Curatorial Note: Gordon Rohlehr is the dean of calypso history. In this essay, which excerpts parts of interviews with Rohlehr in which he discusses how he began work on the annotation of calypso music at a meeting of Caribbean Artists Movement in London in 1967 attended by Kamau Brathwaite, Orlando Patterson, George Lamming, and Aubrey Williams, Rohlehr notes the way to examine the Caribbean aesthetic was to examine Caribbean creations through a close dialogue with the material including “Walcott’s poetry, Sparrow’s calypsos, and Selvon’s novels.” There is no carnival without music, and Rohlehr proves that a taxonomy of the form is just as important to Caribbean studies.
Curatorial Note: Sonia Boyce provides a diasporic descendant’s view of the stilt walker, also known as a moko jumbie, an archetypal Barbadian carnival figure. In her film “Crop Over,” Boyce transports the stilt walker from Barbados to an estate in Leeds in the UK, an estate whose wealth derived from slavery and sugar production in Barbados. Using a split screen, Boyce plays with the documentary form without providing much context, showing the stilt walker in bright carnival costume tentatively walking around the estate that his ancestral labor provided. The juxtaposition of the stilt walker’s movement against a petrified backdrop that seems frozen in time, underscores carnival’s vitality and its distrust of what led to its creation. Important here is both a focus on performance, and how it overlaps with Caribbean studies.
Curatorial Note: In the interest of representing carnival experiences throughout the circum-Caribbean, this selection centers upon New Orleans, the most northern of Caribbean cities. In the video, Gizmo, a Black Indian, describes the character’s history. He talks about the Black Indians as a way to rebel against what Mardi Gras has historically been—not just a celebration, but a celebration that ostracized native Blacks. He also focuses on the production of his costume and the intricate beadwork that goes into the design. “If you don’t sew your own suit,” Gizmo notes, “you’re not really an Indian.” His broader argument is that the performance resides not just in donning the costume, but in participating in its production. The Black Indians’ connection to Trinidad and Tobago’s carnival Indians remains tantalizingly murky, and this Caribbean Beat article briefly touches upon the connection while further unpacking the history of the Black Indians.
Curatorial Note: Kaiama L. Glover’s vital translation of Hadriana dans tous mes rêves/Hadriana in All My Dreams makes René Depestre’s critical text available to English speaking readers. Depestre’s novel is carnival in print—it undermines easy associations with vodoun and zombies, and it revels in the darker side of the festival. In this brief essay, Glover underscores both the importance of translation to Caribbean studies and also the gravity of often marginalized Francophone literature. The book club discussions that took place virtually from October 2019 to February 2020 expand the interpretation of Depestre’s important work and the video linked here centers the “carnivalesque” qualities of the novel.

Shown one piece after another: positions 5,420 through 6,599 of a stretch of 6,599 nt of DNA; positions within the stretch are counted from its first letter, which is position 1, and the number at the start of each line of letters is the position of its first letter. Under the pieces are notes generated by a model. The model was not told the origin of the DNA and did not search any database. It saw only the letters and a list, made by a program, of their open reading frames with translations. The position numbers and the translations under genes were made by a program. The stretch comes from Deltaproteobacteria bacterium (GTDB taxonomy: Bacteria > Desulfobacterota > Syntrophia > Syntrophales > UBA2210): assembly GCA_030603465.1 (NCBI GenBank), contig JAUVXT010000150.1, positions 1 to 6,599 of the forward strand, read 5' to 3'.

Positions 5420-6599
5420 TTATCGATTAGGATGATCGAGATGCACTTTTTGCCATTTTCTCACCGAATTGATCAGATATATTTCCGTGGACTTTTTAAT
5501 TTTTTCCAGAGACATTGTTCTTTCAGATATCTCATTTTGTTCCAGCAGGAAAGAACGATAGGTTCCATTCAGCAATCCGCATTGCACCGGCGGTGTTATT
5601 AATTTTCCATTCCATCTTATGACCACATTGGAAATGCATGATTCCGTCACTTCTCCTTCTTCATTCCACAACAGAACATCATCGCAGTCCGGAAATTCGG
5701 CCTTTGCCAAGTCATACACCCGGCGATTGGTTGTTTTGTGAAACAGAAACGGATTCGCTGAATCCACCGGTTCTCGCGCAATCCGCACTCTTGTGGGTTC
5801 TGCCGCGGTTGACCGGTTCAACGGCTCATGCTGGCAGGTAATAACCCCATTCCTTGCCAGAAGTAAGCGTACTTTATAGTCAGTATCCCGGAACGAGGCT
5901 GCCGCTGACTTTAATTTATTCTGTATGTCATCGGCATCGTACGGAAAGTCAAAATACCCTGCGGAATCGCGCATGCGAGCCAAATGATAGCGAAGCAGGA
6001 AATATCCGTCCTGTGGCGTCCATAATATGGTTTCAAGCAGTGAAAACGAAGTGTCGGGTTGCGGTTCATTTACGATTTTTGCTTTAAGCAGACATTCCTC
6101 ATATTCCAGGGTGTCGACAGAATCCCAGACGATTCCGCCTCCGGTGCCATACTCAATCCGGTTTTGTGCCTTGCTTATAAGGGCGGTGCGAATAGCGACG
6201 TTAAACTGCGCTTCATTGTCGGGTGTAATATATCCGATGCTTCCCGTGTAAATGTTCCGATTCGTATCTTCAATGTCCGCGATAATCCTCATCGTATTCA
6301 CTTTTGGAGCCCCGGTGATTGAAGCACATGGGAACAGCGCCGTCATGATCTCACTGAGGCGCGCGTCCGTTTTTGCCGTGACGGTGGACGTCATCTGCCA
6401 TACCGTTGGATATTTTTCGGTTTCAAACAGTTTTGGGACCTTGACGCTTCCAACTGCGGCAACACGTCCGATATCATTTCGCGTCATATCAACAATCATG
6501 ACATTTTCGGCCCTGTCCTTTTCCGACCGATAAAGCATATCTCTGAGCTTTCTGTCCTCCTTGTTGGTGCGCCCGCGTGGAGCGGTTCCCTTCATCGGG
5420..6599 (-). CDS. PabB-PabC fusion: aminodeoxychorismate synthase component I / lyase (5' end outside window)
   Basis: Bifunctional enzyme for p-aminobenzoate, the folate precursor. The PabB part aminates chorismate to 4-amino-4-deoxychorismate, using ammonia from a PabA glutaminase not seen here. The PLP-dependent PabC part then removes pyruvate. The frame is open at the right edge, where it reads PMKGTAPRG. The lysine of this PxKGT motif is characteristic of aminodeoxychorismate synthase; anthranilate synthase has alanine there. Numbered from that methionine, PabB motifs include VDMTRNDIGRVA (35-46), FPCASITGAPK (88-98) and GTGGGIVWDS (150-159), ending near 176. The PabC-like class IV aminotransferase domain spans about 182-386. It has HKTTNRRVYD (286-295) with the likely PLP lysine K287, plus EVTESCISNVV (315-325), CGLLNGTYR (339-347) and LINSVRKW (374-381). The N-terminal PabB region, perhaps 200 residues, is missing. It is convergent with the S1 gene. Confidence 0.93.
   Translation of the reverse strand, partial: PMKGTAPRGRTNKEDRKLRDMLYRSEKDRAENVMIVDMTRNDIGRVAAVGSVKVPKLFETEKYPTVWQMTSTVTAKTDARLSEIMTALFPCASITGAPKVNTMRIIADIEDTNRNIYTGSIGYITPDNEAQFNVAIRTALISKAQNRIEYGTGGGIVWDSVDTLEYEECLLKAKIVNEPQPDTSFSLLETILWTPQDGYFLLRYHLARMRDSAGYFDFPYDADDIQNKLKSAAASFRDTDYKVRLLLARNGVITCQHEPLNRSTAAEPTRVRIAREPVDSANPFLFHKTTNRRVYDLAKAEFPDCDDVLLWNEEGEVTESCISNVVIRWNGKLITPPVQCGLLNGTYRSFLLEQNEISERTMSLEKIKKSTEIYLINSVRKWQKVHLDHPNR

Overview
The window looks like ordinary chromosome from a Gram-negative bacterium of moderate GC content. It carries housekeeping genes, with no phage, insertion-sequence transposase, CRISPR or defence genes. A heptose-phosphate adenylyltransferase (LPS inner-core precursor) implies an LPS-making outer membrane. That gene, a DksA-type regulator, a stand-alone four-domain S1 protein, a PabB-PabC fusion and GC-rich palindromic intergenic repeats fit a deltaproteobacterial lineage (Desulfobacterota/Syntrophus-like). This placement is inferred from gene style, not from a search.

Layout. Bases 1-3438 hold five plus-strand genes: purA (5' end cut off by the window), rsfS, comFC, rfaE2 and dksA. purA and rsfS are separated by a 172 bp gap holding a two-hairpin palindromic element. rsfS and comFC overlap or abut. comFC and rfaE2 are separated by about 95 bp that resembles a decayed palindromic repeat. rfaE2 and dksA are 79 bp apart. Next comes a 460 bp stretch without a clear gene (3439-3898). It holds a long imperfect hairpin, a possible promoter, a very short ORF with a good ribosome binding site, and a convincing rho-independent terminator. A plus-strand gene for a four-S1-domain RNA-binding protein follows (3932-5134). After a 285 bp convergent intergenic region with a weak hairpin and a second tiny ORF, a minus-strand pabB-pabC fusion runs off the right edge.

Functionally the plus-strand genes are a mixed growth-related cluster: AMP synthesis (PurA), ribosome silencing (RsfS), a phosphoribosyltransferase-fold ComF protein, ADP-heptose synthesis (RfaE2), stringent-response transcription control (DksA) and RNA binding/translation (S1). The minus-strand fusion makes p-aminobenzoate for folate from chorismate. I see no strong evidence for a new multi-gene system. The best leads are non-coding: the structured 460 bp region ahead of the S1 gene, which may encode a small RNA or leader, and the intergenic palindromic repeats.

Title: “‘Carnival’ and Creativity in Wilson Harris’s Fiction”
Author: Hena Maes-Jelinek
Steward: The Literate Imagination: Essays on the Novels of Wilson Harris
Curatorial Note: In this academic essay, Hena Maes-Jelinek admirably unpacks one of Harris’s more challenging texts. She notes his use of carnival as a metaphor of creativity, and how Harris returns to this theme time and again in his work. Carnival is also history in Harris’s work, and Maes-Jelinek patiently annotates how Harris searches beyond carnival’s easy meaning to its deeper significance. Carnival in Harris’s writing is meditation, it is self-reflexive, and it does all of it while wearing a mask. This Facebook video deftly shows how Harris’s characters in a second text, Palace of the Peacock, was interpreted for a 2019 carnival presentation displaying carnival’s ability to participate, and sync, among various media.
Title: “Notting Hill Carnival: Mas and the Mother Country”
Author: Ray Funk
Steward: Caribbean Beat
Curatorial Note: The most recent adaptations of Caribbean carnivals are the diasporic versions found in émigré Caribbean locales. These festivals raise titillating questions of whether the Caribbean exists where Caribbean people and their customs are, or do borders and geography ultimately determine a Caribbean space? London’s Notting Hill Carnival derived from the Windrush generation of post-WWII Caribbean migrants to the UK and specifically from resistance of local whites to the new immigrants. Similarly, Brooklyn’s West Indian Day Parade—better known as Labor Day Carnival—was born from North American-bound West Indians. Both the UK and the US have become vital locations for Caribbean migrants in the late twentieth century, and they set up an interesting comparison between the Caribbean’s presence in two of the Western Hemisphere’s biggest, and most cosmopolitan, cities. If the resistance to Notting Hill’s carnival was during its inception, the pushback toward the West Indian Day Parade continues to today with the law often seeking to limit—and perhaps cancel—the event.
Image used under a Pixabay license
Justin Haynes is an associate professor of English at Randolph-Macon College. His research and writing focus on Caribbean folklore, myth, and carnival. His work has been published in various journals including sx salon, Anthurium: a Caribbean Studies Journal, Caribbean Quarterly, Pree, and The Caribbean Writer.